What had been a major success at New York’s Whitney Museum was considered beyond the pale for showing at the Cincinnati’s Contemporary Art Center. Whilst Cincinnati is not New York, it took the Cincinnati jury just 2 hours of discussion to decide there was no case to answer.

A lifelong catholic, Mapplethorpe’s rigorously formalized portraits and figure studies, floral still life’s and photographs of gay eroticism were an expression of his faith. As his lover, the academic and cultural writer Jack Fritscher says in his essay What Happened When: Censorship, Gay History, & Mapplethorpe, “Though Mapplethorpe was for a long-time non-practicing, he was a life-long Catholic as was his intimate peer, Andy Warhol. Both were very much influenced by western culture's Catholic-identified sculpture and painting. Mapplethorpe died a Catholic, and his photographs which he designed, he said, as "little altars" fall distinctly in matter and form within Catholic traditions of incarnation (his faces), transubstantiation (his flowers), martyrdom (his figures), mysticism (his fetishes), and ritual (his formalism).”

In 2011 the Sean Kelly Gallery hosted a posthumous exhibition of Mapplethorpe’s work, 50 Americans. Fifty people, one from each American state, were invited to select a single artwork from over 2,000 images in Mapplethorpe’s oeuvre.

About this exhibition Vanity Fair contributing editor, Ingrid Sischy said “I was fascinated by how few of the graphically sexual images were ultimately chosen. It speaks to the beauty of Robert’s other images; it shows this is not a one-note-Johnny photographer, and that his camera certainly traveled in a number of subjects. Many of these other images, like his flowers or images of Patti Smith, or his classical nudes or his portraits of black and white men together, actually have an undercurrent of the sexual component that made him famous.” Whilst photographer, Bruce Weber saidIsn’t it a wonderful miracle that photography can express what was in Robert Mapplethorpe’s head, and be accepted today as an American point of view.”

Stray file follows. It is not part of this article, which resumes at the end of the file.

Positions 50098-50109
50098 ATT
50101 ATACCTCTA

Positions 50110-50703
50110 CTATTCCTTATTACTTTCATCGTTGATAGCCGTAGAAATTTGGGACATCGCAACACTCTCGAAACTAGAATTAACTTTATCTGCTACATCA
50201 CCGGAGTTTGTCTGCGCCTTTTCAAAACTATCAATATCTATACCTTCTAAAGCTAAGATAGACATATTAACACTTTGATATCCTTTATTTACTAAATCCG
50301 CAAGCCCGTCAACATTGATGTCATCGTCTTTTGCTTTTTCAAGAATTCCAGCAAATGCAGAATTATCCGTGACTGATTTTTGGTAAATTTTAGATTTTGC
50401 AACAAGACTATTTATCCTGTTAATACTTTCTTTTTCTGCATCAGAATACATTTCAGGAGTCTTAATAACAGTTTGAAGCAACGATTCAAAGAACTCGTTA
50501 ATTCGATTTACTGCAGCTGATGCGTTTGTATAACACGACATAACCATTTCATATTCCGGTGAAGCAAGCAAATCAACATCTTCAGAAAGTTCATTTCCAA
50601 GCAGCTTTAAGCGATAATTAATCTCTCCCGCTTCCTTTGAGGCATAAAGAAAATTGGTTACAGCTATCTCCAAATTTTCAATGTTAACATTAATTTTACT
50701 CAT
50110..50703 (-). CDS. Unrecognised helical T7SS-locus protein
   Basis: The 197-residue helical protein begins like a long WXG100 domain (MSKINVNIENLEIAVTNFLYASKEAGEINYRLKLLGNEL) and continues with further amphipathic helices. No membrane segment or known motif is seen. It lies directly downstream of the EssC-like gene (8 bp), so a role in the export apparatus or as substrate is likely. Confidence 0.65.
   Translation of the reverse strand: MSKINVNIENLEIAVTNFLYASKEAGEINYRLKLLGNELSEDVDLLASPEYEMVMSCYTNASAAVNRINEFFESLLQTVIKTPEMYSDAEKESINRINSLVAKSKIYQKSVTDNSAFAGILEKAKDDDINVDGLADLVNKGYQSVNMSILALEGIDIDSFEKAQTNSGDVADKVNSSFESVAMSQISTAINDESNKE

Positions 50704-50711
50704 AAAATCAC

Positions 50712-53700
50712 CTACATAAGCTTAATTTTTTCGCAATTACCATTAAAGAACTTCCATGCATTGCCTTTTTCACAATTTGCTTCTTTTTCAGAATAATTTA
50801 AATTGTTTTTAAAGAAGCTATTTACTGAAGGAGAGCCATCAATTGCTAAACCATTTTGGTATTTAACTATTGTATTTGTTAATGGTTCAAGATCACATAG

A selection of Mapplethorpe’s photographs is current on show at New York’s Robert Miller Gallery until the 21st of February.

Friday, January 16, 2015

Visions of Empire

"Mistah Kurtz—he dead."
Joseph Conrad – The Heart of Darkness

The announcement of the demise of this particular European imperialist demigod in Conrad’s 1899 novella could also be considered a prescient announcement of the upheavals that would engulf the world as people struggled out from under the yoke of European colonialism be they African, Arab or Asian.

It is an influence that informs the work of American artist, Kehinde Wiley to a degree, for he is equally interested in the craft of painting and how that effects a viewer’s perception. As he told Bad at Sports in 2010, “Certainly it’s a question about colonialism, empire, race, and all of that. But let’s bring it back a couple steps. Let’s talk about the artist’s desire to go beyond the pictorial or the representational and the desire to create the abstract—the idea that painting can go beyond what is seen. 
Growing up in South Central Los Angeles his mother was insistent the he attend art school. About which Wiley has said “I was fortunate because my mother was very much focused on getting me, my twin brother, and other siblings out of the hood. On weekends I would go to art classes at a conservatory. After school, we were on lockdown. It was something I hated, obviously, but in the end it was a lifesaver.

Described as a “brilliant renaissance technician with hip-hop subject matter,” Wiley came to the attention of the art world in his mid 20’s with a series of paintings depicting people from his New York neighborhood. They are dressed in the uniform of the streets in poses they selected from classic European portraiture which Wiley place on a decorative background. As he told the Interview website, “When Ice-T came by, he wanted to be this really great painting of Napoleon by Ingres.”

In his latest series of works, The World Stage, Wiley has broadened his outlook to include people from a wider diaspora than New York.  About which he says, “Many of the reasons why I choose certain sites have to do with a level of curiosity, but it also has to do with their broader, global, political importance- strategically for America, and the world community at large. One of the reasons I chose Brazil, Nigeria, India and China is that these are all the points of anxiety and curiosity and production that are going on in the world that are changing the way we see empire.

The Brooklyn Museum has scheduled to show Wiley’s exhibition A New Republic from the 20th of February to the 24th of May.